So, there’s Phoenix in Wellington and Stella Nova in Auckland. Elsewhere in the country, fans tend to be widely distributed and can’t meet up as easily, although there are other small local groups that I honestly don’t know much about. We’re fairly informal about socialising, other than at the annual natcon.
Which are the most important local and national SF&F associations?
Why, SFFANZ, of course!! The purpose of SFFANZ is to provide some continuity across natcons and to administer the annual Sir Julius Vogel Awards. With CoNZealand, we’ve seen the emergence of SFFCONZ, which is currently focused on helping to make the WorldCon happen, but which we expect will become a resource for NZ natcons in the future.
For NZ SF writers, probably the most important national resource is SpecFicNZ, which will be celebrating the 10th anniversary of its launch this year, shortly after the WorldCon. SpecFicNZ works to support writers of all forms of speculative fiction, and since its creation we’ve seen quite a robust community develop.
Which are the most popular SF&F conventions in New Zealand? What are their main attractions?
We have one annual national convention (natcon), run by ad hoc committees each year in different locations around NZ. It’s an opportunity to meet up with old friends, to promote and buy new books, and often to do a little sight-seeing in another part of our beautiful country.
There are other conventions that are organised outside SF fandom but that connect to some of our interests. It seems like there are ever more board gaming conventions – WellyCon is the main one in the Wellington area. And there’s Armageddon, which is run as a commercial venture and which features popular film and TV actors and an apparently limitless supply of merchandise.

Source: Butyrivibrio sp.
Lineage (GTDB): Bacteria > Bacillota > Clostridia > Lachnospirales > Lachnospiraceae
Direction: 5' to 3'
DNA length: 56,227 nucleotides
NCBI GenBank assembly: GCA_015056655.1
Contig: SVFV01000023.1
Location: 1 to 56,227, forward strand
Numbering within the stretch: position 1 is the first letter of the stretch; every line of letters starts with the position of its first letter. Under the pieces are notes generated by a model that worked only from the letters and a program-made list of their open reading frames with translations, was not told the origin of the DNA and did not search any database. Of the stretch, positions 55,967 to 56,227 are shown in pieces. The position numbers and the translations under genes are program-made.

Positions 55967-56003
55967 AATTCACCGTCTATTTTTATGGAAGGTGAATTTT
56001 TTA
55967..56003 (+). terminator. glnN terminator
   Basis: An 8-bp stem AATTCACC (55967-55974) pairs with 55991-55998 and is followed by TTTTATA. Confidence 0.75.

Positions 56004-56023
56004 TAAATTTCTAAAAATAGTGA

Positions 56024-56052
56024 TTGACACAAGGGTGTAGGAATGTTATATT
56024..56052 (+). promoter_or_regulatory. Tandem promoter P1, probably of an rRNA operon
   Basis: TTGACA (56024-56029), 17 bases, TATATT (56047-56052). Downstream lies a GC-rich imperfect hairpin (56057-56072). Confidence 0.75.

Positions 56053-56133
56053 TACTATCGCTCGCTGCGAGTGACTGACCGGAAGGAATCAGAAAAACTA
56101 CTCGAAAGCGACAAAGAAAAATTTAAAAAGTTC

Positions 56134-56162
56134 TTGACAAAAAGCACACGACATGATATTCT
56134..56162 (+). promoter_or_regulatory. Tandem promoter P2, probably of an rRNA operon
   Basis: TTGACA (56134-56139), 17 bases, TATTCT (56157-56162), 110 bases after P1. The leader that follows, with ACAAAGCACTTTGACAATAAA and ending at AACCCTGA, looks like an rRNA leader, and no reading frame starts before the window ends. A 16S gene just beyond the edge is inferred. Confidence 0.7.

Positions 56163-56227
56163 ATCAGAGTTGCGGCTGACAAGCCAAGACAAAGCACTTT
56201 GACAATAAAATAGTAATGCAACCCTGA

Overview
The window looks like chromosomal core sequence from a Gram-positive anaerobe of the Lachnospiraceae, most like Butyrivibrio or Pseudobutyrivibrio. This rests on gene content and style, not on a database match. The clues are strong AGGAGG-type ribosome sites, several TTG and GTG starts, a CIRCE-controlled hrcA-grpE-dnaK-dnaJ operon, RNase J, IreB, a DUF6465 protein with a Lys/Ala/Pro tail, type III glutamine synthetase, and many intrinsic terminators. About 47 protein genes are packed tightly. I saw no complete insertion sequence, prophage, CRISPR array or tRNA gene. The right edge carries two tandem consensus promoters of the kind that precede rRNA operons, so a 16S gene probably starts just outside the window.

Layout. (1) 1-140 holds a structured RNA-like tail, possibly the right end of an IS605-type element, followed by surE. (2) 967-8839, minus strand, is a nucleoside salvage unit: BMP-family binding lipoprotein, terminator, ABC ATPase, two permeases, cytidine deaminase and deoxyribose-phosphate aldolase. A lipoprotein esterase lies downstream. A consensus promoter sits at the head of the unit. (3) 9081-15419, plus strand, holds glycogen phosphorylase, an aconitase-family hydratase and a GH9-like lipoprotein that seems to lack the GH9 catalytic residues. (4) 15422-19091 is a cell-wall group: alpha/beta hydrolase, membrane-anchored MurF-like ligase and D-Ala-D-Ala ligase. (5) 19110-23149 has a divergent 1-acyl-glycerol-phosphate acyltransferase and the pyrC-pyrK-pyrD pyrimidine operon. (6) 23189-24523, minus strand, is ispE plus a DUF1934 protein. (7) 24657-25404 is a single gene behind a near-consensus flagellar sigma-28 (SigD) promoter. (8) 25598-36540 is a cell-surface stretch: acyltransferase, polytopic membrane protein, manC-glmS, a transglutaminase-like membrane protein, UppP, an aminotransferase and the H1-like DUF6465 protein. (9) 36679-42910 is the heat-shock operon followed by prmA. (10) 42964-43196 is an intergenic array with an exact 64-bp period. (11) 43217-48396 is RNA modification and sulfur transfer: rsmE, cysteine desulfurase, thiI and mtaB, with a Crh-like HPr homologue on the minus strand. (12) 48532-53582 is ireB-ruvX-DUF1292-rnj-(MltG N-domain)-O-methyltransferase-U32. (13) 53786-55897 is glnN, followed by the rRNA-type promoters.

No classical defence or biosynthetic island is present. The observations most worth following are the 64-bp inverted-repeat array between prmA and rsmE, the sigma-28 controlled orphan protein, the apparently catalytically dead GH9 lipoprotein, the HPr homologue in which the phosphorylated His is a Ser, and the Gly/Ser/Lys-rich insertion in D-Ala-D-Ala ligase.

Who are the main author names in today’s New Zealand SF&F?
We’re a close community, and I’m reluctant to name names in case I offend anyone by omitting them! But I can’t fail to mention Phillip Mann, who’s the patron author of Phoenix. Phillip was made a Member of the New Zealand Order of Merit (MNZM) in 2017 for his contribution to literature and drama, which is probably the highest honour awarded to a NZ SF author short of being elected Prime Minister.
Give us some names of SF&F New Zealand graphic artists.
Weta Workshop has a whole team of graphic artists whose work you’ve probably already seen, even if you didn’t know it. One of them, Greg Broadmore, will be appearing as one of the Guests of Honour at CoNZealand – he was the lead concept designer on District 9. If you’re asking about comics, I think the biggest name in NZ is Dylan Horrocks, creator of Hicksville and Sam Zabel and the Magic Pen. He’s also written for Batgirl.
What makes New Zealand SF original?
I think NZ SF has only started to find its own voice in the last few decades. NZ writers used to follow the model of British, American and Australian writers quite closely, and that was probably due to our reliance on foreign publishers. There was a Māori language TV series, a late night horror anthology called Mataku, in the early 2000s, and since then NZ SF writers have shown more interest in Māori concerns and Māori culture. (It’s probably best not to mention Alfred Bester or Orson Scott Card in that context!)
More generally, I might define the NZ character as down-to-earth and resourceful, and that probably comes through in NZ SF. We have a quirky sense of humour, which I think can be seen in What We Do in the Shadows and its TV spin-off Wellington Paranormal. New Zealanders also tend to be optimistic, with an attitude that things will turn out all right, but that certainly doesn’t come through in the work of our horror writers!